Dodgers Could Sell Stake To South Korean Group Dodgers Fans Again Lacking Game Carriage In L.A. Friedman Era Begins For Dodgers Dodgers Front Office Begins "Phase Two" Dodgers Officially Introduce GM Zaidi Dodgers' Friedman Mum On Details For '15 Dodgers Hire Friedman As Top Baseball Ops Exec Dodgers Could Target Rays' Friedman For GM Dodgers Face Many Questions This Offseason Sources: Dodgers, Nets Partnership Unlikely
Upcoming Conferences and Events
SBD/22/Sponsorships Advertising Marketing
"ET" EXAMINES SPONSORS' REACTIONS TO REPLACEMENT BALL
Published March 22, 1995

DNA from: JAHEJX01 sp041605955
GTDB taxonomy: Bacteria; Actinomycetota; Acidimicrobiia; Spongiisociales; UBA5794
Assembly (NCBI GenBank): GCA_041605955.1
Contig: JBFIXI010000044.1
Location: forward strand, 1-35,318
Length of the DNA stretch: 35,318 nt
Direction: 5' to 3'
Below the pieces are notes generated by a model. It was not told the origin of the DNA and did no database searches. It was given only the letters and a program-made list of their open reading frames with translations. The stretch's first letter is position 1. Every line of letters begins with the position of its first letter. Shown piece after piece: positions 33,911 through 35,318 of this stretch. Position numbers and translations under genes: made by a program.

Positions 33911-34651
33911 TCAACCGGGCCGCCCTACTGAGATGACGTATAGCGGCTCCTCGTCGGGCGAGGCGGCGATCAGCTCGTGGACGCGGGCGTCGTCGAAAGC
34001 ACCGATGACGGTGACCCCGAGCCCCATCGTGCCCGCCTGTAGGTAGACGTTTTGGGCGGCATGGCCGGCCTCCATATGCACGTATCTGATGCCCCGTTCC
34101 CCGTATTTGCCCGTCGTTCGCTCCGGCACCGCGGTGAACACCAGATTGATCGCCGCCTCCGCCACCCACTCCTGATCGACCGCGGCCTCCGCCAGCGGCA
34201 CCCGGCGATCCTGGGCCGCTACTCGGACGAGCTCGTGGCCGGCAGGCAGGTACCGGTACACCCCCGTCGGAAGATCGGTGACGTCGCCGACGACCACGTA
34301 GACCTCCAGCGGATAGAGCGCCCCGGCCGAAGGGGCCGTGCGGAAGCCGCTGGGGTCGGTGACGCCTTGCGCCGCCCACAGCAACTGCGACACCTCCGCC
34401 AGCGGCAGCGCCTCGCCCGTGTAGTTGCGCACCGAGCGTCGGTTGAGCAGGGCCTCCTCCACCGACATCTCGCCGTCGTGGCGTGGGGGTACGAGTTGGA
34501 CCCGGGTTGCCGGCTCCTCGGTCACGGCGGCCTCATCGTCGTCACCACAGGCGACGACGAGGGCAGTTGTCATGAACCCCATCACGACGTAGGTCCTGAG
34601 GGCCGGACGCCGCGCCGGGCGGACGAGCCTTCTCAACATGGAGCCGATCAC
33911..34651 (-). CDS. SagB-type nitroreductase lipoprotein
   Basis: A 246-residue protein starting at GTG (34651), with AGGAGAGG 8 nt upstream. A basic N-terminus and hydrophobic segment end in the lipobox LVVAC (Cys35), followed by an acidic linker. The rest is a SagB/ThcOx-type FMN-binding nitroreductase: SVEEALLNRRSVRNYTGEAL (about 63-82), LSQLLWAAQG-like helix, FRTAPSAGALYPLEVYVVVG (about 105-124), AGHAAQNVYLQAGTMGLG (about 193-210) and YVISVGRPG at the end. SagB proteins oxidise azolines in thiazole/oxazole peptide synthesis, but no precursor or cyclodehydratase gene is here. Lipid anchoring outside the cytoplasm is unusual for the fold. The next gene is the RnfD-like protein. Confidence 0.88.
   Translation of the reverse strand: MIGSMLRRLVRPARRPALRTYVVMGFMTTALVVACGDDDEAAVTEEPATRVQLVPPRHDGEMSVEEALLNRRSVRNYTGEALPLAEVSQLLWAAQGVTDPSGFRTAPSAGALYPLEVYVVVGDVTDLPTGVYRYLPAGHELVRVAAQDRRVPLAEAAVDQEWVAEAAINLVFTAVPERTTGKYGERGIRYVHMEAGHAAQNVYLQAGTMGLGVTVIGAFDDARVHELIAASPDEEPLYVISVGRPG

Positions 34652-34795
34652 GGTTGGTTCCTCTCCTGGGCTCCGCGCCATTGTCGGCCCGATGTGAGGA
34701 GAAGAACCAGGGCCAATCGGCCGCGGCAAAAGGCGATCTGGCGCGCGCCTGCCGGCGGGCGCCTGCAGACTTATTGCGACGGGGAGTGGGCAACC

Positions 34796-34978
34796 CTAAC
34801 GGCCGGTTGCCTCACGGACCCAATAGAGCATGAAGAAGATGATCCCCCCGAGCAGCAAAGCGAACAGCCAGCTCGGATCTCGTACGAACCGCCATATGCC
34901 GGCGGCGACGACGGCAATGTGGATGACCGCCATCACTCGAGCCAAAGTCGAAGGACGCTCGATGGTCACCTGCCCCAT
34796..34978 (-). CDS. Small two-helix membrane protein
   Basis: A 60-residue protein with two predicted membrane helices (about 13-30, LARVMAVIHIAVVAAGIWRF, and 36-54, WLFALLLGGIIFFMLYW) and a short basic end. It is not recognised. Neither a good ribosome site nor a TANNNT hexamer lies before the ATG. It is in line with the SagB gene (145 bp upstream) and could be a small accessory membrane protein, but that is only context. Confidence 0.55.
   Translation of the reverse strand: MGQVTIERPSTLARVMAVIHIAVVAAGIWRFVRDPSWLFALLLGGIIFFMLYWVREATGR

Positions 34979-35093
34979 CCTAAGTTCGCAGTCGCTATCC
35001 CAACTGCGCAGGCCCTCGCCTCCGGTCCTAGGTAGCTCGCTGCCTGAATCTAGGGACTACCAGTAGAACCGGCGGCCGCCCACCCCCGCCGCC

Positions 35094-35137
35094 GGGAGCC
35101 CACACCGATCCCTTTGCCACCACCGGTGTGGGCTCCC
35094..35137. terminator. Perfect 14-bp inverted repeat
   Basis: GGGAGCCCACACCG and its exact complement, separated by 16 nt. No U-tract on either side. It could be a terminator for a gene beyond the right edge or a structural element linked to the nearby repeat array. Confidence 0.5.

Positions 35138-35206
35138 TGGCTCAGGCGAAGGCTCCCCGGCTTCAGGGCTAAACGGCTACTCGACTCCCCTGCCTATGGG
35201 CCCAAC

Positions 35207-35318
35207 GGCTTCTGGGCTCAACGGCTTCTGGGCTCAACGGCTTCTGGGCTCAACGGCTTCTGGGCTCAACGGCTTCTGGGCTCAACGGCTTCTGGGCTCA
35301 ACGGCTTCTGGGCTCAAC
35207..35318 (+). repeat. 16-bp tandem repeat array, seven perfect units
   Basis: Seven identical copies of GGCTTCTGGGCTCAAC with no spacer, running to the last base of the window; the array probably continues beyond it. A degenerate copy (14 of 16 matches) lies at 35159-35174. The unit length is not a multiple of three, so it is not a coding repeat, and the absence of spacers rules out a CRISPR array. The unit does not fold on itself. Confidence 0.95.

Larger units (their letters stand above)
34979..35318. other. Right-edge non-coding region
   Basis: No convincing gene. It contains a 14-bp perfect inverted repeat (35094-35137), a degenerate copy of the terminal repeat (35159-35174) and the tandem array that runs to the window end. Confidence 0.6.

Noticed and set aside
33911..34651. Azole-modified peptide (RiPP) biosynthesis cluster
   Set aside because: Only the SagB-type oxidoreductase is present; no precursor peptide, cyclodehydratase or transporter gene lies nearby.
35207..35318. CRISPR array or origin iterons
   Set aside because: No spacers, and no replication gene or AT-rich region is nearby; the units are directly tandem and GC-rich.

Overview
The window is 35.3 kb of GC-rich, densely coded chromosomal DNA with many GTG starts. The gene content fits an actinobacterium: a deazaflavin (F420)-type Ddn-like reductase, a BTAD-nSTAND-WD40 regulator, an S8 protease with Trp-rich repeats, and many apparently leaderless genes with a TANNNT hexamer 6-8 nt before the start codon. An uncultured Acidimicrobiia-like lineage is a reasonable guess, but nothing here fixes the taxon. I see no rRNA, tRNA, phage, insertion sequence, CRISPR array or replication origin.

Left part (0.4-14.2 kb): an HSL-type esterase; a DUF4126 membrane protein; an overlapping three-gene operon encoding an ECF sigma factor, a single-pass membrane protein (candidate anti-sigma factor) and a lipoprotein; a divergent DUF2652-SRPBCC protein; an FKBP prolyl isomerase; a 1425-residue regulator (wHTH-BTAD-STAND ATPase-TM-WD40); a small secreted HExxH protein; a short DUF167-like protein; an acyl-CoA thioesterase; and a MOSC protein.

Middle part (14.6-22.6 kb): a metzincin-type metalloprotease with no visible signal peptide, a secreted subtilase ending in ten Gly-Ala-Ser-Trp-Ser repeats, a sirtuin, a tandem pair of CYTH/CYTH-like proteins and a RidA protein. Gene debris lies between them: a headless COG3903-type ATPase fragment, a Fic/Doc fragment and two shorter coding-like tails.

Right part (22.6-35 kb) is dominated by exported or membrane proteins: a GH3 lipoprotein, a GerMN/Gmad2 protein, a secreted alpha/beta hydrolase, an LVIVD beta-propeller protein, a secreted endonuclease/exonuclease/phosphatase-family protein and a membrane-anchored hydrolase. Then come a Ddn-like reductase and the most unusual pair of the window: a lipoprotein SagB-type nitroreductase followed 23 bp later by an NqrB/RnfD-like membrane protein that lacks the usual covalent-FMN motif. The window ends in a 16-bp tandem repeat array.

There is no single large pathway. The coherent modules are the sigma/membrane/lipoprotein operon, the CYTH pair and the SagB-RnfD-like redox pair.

On last night's "Entertainment Tonight," John Tesh reported that baseball advertisers "are laying off the sport like an in- the-dirt screwball." David Anaucci, Account Supervisor for the Tri-State GMC Dealers, said his company spent more than $1M on baseball advertising in the NYC area, but will not spend any money this year: "It becomes a credibility issue." Tesh said Gillette, a national sponsor since '39, is "watching with a wait and see attitude." Michael Nadelberg, VP of Marketing for Gillette: "Our goal is to bring the Gillette message to as many people as possible. If that is an empty viewership, it does not help us accomplish our goals." According to Michael Jacobsen, Editor of SPORTING GOODS DEALER, baseball apparel sales dropped from $3B a year before the strike to $2B this year. Dodgers announcer Vin Scully: "Even if the attendance is off 80 percent. And even if commercials on radio and television is off, the industry will make some money, and it will survive" ("Entertainment Tonight," 3/21).